Brian McLaren warns about fatalistic eschatalogies (eschatology meaning the study of "last things" or "future/end" things) in his books Everything Must Change (chap. 19) and The Secret Message of Jesus (chapters 18/19). McLaren points out that evangelical christians have long held a view that sees the future as predetermined and incurable. For example, he cites a famous evangelist who once said "If the Titanic is destined to sink, why rearrange the deck chairs on it?" It is this kind of eschatology that gives Christians every reason to separate themselves from the world and simply wait for their retirement or their "going home."
But what if we are not called to "go home?" What if we're called to share in "Thy Kingdom come, on Earth as it is in Heaven?" Bishop N.T. Wright writes about this in his book, Surprised by Hope. He correctly argues that as long as we see salvation as "going to heaven," as away from this world, there is no hope for change and transformation in the world in the present. Wright also states that an individual who sees death as a "going home" has no quarrels with the injustices s/he leaves behind in this world.
These kinds of world views are strongly influenced by Platonic philosophy in which the soul is separate from the body and must escape the mortal world. It is important for Christians to step back and consider the many lenses through which we interpret the message of Jesus. For most, a Western, Platonic, Modern, Post-Enlightenment lens has significantly blurred the visions of the Church. But this topic is very immense and deserves more than a small paragraph of thought. Unfortunately it will not happen here in this post.
Back to fatal eschatology or what I like to call anticipatory apathy. In the same way that my fellow teachers are anticipating their vacation I believe that too many Christians are anticipating eternal life in an other-worldly, heaven. To even begin discussing this, however, it is important to challenge the foundational idea of what Jesus may have meant by "eternal life." The Greek translation of this literally means "life of the ages." It does not mean a spiritual body that floats up into the clouds. In John 17:3 Jesus says, "And this is eternal life, that they know thee the only true God, and Jesus Christ whom thou has sent." Christ Himself was the first example of this eternal life. Remember that He proclaimed "the Kingdom of God is at hand." For more on this see McLaren's The Secret Message of Jesus.
What happens to all of our favorite verses about receiving eternal life, especially John 3:16? Would this new (not really new, more like ancient and contextually sound) view be even better news than we had hoped? Wouldn't it mean that, instead of waiting for some spiritual reward after we die, we're invited to share in life the way God intended here and now in the present? Surely this sounds like Good News to me!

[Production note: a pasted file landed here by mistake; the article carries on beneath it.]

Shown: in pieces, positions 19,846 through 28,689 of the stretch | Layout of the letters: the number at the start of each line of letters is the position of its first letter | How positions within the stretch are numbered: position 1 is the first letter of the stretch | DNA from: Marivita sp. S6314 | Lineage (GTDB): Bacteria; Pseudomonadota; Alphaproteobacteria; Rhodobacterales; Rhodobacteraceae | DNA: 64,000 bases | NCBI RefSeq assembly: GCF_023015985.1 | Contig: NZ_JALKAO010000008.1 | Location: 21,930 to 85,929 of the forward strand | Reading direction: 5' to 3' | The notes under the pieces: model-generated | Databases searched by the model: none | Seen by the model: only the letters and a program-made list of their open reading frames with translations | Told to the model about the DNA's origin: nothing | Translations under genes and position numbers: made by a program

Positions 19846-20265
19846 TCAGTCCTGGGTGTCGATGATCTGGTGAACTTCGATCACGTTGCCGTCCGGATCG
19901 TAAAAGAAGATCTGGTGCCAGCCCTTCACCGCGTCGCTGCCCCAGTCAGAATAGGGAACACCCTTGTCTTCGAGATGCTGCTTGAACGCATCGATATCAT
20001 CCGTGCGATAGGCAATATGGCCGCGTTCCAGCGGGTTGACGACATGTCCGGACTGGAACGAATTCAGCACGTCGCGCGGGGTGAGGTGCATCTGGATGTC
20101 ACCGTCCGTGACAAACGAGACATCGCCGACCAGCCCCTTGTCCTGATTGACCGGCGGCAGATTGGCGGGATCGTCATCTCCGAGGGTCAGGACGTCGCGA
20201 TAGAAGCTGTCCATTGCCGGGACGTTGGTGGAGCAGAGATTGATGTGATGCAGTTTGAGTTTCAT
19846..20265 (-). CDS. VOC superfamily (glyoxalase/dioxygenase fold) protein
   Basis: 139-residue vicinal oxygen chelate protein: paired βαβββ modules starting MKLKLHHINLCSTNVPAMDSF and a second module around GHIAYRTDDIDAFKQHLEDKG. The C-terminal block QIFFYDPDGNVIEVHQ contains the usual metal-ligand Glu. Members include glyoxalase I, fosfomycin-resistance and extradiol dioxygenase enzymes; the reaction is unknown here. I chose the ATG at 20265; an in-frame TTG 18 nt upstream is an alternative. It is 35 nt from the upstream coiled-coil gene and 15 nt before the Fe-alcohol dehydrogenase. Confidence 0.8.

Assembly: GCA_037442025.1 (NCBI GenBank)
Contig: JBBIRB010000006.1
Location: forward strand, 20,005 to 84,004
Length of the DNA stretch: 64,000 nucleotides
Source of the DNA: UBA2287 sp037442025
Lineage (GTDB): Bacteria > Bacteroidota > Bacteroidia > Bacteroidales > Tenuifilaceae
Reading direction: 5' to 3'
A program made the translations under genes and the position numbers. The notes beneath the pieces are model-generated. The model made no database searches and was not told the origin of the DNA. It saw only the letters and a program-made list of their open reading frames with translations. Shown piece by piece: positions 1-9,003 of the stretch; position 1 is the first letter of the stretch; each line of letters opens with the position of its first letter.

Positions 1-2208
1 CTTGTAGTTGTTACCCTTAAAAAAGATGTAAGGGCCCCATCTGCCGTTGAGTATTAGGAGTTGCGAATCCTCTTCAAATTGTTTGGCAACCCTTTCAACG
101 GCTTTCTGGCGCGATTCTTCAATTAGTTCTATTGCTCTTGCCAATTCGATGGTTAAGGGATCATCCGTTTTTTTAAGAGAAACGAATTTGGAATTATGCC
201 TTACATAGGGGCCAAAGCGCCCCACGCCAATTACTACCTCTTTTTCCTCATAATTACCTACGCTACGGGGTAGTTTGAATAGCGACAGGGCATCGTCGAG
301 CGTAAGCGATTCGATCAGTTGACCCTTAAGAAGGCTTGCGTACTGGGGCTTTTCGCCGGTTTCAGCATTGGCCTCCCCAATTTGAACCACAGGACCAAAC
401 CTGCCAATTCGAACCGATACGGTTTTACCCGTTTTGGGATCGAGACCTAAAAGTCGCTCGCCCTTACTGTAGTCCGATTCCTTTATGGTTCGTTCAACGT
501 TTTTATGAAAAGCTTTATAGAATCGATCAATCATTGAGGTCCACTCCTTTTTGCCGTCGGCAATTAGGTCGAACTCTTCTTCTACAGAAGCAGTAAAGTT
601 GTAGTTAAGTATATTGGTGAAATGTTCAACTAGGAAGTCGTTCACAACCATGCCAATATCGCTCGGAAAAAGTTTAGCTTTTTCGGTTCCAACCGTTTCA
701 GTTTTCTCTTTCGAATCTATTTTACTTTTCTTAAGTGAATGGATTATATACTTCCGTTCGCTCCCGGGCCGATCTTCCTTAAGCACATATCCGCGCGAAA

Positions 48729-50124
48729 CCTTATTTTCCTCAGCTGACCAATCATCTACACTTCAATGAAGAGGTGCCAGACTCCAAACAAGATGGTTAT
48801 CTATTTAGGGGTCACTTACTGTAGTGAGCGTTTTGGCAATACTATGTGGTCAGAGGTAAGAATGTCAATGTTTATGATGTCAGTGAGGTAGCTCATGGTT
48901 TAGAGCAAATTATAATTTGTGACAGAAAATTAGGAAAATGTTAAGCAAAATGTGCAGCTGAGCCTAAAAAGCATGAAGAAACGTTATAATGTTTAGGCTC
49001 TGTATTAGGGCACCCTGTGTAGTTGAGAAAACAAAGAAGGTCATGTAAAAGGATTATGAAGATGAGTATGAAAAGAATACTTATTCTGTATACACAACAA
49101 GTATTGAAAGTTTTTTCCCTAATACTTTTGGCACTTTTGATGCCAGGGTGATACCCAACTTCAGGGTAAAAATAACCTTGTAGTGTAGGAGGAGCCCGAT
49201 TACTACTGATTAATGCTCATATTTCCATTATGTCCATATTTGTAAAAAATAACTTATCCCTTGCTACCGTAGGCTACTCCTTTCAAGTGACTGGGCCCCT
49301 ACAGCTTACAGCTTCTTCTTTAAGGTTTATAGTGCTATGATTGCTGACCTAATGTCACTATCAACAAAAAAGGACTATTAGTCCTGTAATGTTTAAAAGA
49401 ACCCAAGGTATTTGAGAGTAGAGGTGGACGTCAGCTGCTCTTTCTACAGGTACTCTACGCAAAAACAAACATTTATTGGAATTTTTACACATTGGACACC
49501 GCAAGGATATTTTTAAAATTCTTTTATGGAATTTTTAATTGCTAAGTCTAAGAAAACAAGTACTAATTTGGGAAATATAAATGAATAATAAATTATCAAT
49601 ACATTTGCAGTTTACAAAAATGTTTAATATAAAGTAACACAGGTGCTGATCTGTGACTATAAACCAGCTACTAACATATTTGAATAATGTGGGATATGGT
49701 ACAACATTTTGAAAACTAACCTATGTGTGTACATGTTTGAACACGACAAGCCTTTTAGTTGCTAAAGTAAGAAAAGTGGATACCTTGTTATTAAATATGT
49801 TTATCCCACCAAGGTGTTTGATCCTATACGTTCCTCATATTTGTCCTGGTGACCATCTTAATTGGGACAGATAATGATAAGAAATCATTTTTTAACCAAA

Therefore, eternal life or "life of the ages" is a way of living that embodies the Goodness of God. Luckily we have many examples of what eternal life should look like. Aside from the definition John 17:3 we have Micah 6:8, 1 Corinthians 13, 1 John 4:19, and many more. There is, in fact, one more significant example: the life of Jesus Himself. The fact that Christians have a specific example of how to live life is scandalous. I have often heard this called "the scandal of particularirty" because Jesus is the foundational example for us and to lower our standards is a blatant disregard to His call. Unfortunately for many Christians the example lived by Jesus is seen not as an opportunity to live the life of the ages but rather a standard for comparison by which we are graded.
If followers of Christ Jesus were to accept His invitation to experience eternal life or "life of the ages" here and now in the present by doing justice, loving kindness, making peace, being patient, loving enemies, etc., would we be as susceptible to neglecting our suffering brothers and sisters? Would we be as vulnerable to the influence of greed, power, and other temptations that injure others?
I believe that how we view the future affects the present. Not only is this true for teachers awaiting vacation and athletes approaching victory, it is true for Christians who anxiously anticipate the Kingdom of God in Its fullness on this Earth. However, as we anticipate we also accept the coupled challenge/reward of living the life of the ages here and now, knowing that this is eternal life: to know Thee the only True God and Jesus Christ Whom Though has sent.